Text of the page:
London Launches £24m Program to Reduce Business Waste
A £24m program to deal with London's commercial and industrial waste has been launched which could see waste companies bid for funding before a 'Dragons' Den'-style panel of experts.
London Mayor Ken Livingstone and the London Development Agency (LDA) announced details of the program, which aims to support the development of infrastructure that can reduce the amount of waste being landfilled or incinerated.
A panel of waste, energy and financial experts will be appointed this summer to drive the program and find innovative waste and recycling facilities for the capital.
The Mayor's office said companies could be invited to pitch to the panel in a similar manner to contestants on the BBC2 show Dragons' Den.
Mr Livingstone said: "There are real opportunities in London to develop technologies that treat waste as a resource, rather than relying on outdated waste disposal methods which contribute to climate change.
"London's businesses and boroughs are currently choosing to bury and burn the capital's waste -- dumping it in the Home Counties -- while recycling rates lag behind the rest of the U.K.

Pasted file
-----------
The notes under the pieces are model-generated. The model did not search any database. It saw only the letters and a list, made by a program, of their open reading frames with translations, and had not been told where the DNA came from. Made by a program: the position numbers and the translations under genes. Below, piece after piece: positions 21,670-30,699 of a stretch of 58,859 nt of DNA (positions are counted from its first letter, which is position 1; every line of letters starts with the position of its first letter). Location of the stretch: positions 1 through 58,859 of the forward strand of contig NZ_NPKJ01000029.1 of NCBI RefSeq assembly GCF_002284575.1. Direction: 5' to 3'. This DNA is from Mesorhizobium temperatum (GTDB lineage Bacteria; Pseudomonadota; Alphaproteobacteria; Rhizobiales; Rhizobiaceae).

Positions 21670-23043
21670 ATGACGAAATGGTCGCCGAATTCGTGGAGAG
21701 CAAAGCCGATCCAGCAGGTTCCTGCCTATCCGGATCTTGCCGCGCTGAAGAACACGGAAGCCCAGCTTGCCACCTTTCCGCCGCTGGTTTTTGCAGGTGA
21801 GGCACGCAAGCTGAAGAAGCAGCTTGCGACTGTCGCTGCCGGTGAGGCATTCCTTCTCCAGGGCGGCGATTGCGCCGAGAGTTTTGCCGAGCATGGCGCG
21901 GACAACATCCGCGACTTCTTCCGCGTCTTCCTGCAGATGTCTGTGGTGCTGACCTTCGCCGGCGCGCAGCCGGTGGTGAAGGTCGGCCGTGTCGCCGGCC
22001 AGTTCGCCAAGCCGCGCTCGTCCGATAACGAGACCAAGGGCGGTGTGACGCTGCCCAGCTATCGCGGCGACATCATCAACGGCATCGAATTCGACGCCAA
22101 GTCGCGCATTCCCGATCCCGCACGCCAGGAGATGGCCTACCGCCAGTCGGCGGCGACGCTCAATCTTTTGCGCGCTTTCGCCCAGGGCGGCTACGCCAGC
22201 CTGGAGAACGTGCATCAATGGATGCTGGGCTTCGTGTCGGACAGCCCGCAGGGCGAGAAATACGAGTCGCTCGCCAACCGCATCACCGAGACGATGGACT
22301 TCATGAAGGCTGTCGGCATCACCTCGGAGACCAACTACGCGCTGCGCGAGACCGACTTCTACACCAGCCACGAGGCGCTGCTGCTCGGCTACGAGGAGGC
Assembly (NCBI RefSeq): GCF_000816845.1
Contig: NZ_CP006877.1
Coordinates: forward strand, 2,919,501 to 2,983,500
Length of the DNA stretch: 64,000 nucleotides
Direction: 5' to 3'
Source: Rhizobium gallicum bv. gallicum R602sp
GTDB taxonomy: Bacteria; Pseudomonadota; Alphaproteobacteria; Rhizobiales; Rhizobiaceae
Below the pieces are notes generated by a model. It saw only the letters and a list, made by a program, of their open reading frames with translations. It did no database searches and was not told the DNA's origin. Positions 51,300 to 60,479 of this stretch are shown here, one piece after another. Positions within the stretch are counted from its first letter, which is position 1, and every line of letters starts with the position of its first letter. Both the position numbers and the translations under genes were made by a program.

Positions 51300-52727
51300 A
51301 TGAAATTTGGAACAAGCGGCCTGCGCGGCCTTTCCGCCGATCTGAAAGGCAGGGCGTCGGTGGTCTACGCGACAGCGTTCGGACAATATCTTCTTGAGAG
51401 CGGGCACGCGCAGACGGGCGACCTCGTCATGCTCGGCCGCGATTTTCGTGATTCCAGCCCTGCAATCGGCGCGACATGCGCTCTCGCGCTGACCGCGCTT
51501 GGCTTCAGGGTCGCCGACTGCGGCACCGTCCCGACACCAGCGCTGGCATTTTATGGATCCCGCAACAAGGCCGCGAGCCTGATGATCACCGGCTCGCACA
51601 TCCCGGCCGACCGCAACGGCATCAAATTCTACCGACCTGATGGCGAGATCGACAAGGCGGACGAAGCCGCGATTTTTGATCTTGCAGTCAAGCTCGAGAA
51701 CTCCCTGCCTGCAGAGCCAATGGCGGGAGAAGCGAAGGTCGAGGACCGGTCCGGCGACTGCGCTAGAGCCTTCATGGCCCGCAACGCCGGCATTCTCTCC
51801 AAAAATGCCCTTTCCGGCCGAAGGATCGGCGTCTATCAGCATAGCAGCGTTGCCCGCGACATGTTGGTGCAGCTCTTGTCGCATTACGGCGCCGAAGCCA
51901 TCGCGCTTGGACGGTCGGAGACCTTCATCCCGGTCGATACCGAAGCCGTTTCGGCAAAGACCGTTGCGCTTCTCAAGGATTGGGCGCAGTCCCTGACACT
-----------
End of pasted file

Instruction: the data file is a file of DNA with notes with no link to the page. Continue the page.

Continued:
"This funding package of £24m from the London Development Agency will accelerate the use of cleaner, greener recycling and treatment methods that are already being effectively used in Europe."
Manny Lewis, chief executive of the LDA, added: "It simply isn't viable to continue to send all that waste to landfill and we're currently missing out on the possibilities waste has to offer as a resource."
The program is a key part of the Mayor's Draft Business Waste Strategy and it is hoped it will secure significant additional investment from both the private and public sectors.
A report commissioned by the Greater London Authority and published last month said technologies such as plasma gasification and anaerobic digestion will deliver the biggest reductions in climate change emissions.
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